Limits of Dose Reduction in CT: Where Are They and How Will We Know When We Get There?
M McNitt-Gray1*, F Noo2*, J Fessler3*, E Samei4*, (1) UCLA School of Medicine, Los Angeles, CA, (2) Univ Utah, Medical Imaging Res. Lab., Salt Lake City, UT, (3) Univ Michigan, Ann Arbor, MI, (4) Duke University Medical Center, Durham, NCMO-D-BRA-1 Monday 2:00:00 PM - 3:50:00 PM Room: Ballroom A
Radiation Dose continues to be a concern with respect to all diagnostic imaging using ionizing radiation, but especially so with CT imaging. We have always known how to reduce radiation dose in CT - for example, simply turning down the system output (e.g. reduce mAs). What we have not been able to do is to simultaneously reduce dose and maintain “diagnostic image quality”. Many recent technical developments have appeared, and will continue to appear, that will allow users to reduce radiation dose in CT while “maintaining image quality”. However, this last term is ill-defined and current metrics of image quality are not very applicable to actual clinical practice. The purpose of this symposium is to: (a) describe several current and possible future radiation dose reduction methods and the magnitude of their potential for dose reduction, (b) some description of what “diagnostic image quality” means, the effects that dose reductions methods have on this property, description of some metrics that may help us assess this property quantitatively and this information can be used to guide how low radiation doses can be reduced.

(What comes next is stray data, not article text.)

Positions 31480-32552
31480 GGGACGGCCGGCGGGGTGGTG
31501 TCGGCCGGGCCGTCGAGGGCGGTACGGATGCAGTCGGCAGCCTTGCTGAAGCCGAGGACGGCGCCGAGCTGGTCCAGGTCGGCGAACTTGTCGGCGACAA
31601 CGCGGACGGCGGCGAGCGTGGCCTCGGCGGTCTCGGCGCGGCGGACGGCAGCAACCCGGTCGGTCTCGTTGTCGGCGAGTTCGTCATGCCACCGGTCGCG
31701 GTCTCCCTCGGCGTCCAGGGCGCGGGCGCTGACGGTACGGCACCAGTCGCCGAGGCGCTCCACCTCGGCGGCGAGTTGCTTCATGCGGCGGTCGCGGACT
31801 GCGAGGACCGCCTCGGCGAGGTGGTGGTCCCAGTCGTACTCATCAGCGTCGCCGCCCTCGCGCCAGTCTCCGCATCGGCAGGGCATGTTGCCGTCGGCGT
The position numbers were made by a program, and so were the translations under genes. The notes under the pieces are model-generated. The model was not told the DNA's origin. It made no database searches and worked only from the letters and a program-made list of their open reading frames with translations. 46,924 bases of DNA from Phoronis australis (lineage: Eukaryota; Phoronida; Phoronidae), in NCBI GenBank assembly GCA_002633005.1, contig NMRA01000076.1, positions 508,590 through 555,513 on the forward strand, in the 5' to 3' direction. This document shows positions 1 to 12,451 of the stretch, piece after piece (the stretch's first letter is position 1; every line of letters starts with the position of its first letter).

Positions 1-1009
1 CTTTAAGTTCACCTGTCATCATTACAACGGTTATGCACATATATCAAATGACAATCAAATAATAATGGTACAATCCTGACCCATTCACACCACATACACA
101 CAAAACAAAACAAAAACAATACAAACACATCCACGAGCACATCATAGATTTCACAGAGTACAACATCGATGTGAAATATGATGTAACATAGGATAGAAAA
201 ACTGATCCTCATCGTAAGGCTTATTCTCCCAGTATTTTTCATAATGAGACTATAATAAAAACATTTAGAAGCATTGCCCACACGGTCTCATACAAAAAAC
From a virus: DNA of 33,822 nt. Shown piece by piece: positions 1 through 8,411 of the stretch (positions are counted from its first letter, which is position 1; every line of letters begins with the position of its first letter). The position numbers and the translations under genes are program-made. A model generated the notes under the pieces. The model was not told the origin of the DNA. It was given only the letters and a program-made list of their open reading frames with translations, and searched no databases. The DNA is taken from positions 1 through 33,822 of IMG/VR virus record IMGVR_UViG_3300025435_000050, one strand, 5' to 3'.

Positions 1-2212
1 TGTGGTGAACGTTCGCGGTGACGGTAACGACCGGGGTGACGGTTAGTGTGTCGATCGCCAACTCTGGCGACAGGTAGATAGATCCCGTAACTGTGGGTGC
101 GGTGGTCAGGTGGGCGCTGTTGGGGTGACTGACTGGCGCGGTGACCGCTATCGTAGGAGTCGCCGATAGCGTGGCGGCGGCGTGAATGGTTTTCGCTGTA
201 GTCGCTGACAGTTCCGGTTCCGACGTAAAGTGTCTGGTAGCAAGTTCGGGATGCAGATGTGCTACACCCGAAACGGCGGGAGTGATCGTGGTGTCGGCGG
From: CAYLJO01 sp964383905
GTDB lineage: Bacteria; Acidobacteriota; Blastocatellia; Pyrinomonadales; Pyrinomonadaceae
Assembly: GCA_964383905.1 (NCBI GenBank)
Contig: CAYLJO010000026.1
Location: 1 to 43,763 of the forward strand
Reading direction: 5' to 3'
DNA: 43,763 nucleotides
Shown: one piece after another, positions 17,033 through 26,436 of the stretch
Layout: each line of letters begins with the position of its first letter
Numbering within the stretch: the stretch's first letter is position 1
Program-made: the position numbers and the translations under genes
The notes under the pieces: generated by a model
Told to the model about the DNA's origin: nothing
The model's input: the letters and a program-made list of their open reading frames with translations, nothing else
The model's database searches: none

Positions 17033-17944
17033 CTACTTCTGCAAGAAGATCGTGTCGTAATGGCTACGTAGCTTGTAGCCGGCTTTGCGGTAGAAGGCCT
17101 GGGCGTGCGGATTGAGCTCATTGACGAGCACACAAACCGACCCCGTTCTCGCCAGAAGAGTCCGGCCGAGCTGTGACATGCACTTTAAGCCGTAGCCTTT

1. Understand both conventional and emerging radiation dose reduction methods in CT.
2. Understand the implications on diagnostic image quality for each radiation dose reduction method.
3. Understand some of the issues in evaluating how much radiation dose can be reduced and still accomplish a diagnostic imaging task.